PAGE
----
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What Do I Need to Know About Rail Yards and Track Layouts?

Our attorneys break down rail yards and railroad track layouts.

Rail yards help with the storage, repair, classification, loading and unloading of rail cars. Railroad yards can vary from a simple rail yard that has a few tracks and can store a couple of rail cars, to massive rail yards that can service dozens of rail cars and provide storage for rail cars, locomotives, and other railroad equipment.

Rail yards are under all of the same state and federal regulations as a moving locomotive would be in transit. There are state and federal laws that mandate safety measures that must be adhered to otherwise there can be significant risk to the public and those who work for the railroad company.

In this article we'll explore rail yards and explain the moving parts that makes locomotive transportation tick.

Questions answered in this article:

  • What are the elements that compose of a rail yard?
  • What safety risks reside within a rail yard?
  • Why should I hire an attorney if I've been injured in a rail yard?

Breaking down rail yards:

A rail yard is the overall area that is used to store, load and unload, repair, and classify the different rail cars that it services. However, there are different yards within a rail yard where each of these activities take place. Most large rail yards that service the Class I Railroads will contain a freight yard, a classification yard, and receiving yard. Most large rail yards also have engine houses for refueling and car repair yards. Some rail yards may even include a coach yard if they are used to service passenger trains as well. Each yard type serves a specific purpose for the rail yard and they all work in conjunction to help the freight and cargo moving efficiently around the country.

A picture of a rail yard

The freight yard is where the freight trains are loaded and unloaded with its cargo. This part of the rail yard is managed through various switches that move the rail cars from one track to the next. A receiving yard is the area where the rail cars come in and are detached from the locomotive. In this area the rail car is inspected to see if any repairs are needed and regular maintenance may be performed in this area as well if the rail yard does not have a designated rail car repair yard. Once the rail car is inspected, it is sent further down the line to the classification yard. Classification yards are used to sort and classify the rail cars that are in the rail yard. The cars can be sorted and separated by rail company, destination or freight type.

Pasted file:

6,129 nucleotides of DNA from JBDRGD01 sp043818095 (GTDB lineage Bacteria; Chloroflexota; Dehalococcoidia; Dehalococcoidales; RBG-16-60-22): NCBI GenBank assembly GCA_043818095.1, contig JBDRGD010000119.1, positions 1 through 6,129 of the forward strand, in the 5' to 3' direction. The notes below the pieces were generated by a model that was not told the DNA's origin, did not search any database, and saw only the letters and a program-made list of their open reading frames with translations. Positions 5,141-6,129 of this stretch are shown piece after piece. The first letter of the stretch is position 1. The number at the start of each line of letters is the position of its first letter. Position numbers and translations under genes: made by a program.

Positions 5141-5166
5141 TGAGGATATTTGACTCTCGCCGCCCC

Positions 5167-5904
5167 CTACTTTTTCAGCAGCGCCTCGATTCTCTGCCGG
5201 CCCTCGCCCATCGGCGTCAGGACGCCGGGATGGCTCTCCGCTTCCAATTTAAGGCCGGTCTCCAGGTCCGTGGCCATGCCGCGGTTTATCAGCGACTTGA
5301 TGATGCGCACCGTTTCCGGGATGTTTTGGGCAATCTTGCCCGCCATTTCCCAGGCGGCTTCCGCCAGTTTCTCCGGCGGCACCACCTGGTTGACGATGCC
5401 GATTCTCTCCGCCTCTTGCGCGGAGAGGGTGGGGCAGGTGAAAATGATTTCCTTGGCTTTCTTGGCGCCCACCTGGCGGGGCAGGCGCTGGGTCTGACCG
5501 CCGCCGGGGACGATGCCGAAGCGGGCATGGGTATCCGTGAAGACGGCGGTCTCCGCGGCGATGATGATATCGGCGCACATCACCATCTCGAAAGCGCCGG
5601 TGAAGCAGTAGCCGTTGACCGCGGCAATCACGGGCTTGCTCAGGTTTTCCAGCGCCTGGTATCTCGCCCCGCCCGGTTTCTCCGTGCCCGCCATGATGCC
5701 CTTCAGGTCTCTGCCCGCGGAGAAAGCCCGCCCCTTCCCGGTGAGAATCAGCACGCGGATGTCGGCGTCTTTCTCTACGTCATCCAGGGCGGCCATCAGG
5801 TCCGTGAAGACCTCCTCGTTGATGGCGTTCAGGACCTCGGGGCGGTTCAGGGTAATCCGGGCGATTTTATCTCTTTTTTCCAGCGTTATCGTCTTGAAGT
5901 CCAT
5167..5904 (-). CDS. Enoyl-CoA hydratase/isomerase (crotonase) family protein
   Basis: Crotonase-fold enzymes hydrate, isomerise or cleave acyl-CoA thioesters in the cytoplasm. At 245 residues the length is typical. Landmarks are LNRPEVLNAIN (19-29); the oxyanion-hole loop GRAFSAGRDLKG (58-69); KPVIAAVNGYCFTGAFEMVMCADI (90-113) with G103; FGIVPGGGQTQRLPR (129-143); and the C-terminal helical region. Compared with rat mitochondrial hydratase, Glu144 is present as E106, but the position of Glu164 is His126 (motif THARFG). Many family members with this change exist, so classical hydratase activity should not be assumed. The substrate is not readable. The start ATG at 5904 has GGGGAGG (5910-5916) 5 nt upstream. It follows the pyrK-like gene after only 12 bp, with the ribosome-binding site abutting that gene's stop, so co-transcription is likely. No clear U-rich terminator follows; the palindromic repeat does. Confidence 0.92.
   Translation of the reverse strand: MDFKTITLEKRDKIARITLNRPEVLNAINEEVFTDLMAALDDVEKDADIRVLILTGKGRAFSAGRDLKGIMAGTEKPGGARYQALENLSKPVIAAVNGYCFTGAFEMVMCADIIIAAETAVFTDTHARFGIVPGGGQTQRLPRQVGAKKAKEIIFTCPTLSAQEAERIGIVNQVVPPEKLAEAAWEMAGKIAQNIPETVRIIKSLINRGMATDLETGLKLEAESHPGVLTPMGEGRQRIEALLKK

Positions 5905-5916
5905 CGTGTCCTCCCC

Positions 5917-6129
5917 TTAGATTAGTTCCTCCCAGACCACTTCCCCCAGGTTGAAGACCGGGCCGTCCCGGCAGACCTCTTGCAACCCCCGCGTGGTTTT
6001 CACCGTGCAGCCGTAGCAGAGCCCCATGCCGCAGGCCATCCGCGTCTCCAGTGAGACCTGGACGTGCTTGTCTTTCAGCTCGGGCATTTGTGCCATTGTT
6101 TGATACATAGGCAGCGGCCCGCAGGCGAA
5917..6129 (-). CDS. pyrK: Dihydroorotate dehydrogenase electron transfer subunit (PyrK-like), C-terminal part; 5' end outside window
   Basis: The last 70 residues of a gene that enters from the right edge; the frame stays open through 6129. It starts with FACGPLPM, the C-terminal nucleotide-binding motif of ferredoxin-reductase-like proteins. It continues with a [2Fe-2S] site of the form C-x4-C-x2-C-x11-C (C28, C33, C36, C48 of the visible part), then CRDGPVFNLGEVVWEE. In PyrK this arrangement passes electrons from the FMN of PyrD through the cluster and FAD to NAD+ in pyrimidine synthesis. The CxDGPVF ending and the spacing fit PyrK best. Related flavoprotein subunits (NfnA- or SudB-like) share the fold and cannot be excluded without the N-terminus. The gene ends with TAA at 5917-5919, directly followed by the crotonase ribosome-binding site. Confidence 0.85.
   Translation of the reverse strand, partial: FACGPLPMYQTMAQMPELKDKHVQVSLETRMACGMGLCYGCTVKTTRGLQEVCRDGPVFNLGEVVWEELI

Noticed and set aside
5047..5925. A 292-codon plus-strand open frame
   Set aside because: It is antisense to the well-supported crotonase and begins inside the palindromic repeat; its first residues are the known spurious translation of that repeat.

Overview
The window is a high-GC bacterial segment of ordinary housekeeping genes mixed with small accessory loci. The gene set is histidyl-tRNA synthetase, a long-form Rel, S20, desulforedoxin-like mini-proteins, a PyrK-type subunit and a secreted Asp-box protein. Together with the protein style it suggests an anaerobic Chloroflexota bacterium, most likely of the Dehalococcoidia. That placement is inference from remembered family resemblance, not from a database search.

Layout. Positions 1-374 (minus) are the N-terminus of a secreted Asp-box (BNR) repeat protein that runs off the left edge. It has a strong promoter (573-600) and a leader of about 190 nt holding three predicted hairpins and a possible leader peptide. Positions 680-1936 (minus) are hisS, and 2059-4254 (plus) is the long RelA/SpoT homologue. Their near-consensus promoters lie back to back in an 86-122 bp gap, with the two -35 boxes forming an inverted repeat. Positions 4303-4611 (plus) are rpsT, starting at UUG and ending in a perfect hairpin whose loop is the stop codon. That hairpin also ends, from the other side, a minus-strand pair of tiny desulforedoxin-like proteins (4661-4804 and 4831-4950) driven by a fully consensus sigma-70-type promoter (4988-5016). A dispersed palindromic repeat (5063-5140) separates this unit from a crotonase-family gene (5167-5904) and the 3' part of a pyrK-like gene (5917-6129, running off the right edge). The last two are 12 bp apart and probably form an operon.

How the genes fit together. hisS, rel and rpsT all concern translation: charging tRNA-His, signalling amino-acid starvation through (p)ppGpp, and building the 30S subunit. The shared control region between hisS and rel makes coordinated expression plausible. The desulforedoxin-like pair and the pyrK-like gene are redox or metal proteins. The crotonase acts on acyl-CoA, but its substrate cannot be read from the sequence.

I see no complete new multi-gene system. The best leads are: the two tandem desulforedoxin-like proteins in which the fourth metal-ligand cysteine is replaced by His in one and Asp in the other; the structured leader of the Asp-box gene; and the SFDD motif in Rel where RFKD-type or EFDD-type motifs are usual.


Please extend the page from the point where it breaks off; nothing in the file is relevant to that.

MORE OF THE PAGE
Once sorted, the rail cars that should be connected together are connected and then prepared for the final destination.

Digging into railroad track layouts:

Rail yards can have one of two general layouts. The rail yard can be open on both ends and a train can come in at one end and exit at the other, or the rail yard can only have one opening without an exit. The open ended layout is more efficient and most rail yards utilize this layout. The rail yard will also have numbered tracks and they are accessed by utilizing a main track that only has switches leading to the different areas of the rail yard.

The car repair yards are typically at the far end of the rail yard and at a downward incline so rail cars needing repair can get to the area easier and still be out of the way of trains that are active on the main track. The other areas of the rail yard are all off the main track as well. The classification yard and other areas are accessed via the main track.

Finally, in the center of the rail yard is where the tower will usually be. The yard tower is typically where the office where the movements of the rail yard are controlled. The train master is the person tasked with maintaining the control and flow over the activity coming in and out of the rail yard, and usually works from the yard tower if the rail yard has one. Not all rail yards are laid out in this manner, and the layout is often determined by the size of the rail yard and the customers it services.

When should I hire an attorney?

Regardless of size and layout, rail yards are vital to the railroad and freight industries. Because of their importance to commerce in our country, rail yards are highly regulated areas. If the owners of the rail yards are not diligent in adhering to those regulations accidents and injuries can occur.

If you or a loved one has been injured in a rail yard, you're going need an attorney that has experience in the court room going up against big rail road companies. Rail road companies have had many, many years to perfect their legal strategy in the event of an accident caused by negligence, so you're going to need an attorney that won't back down.Give us a call: (855) 326-0000. If we don't win your case, you don't owe us a cent.

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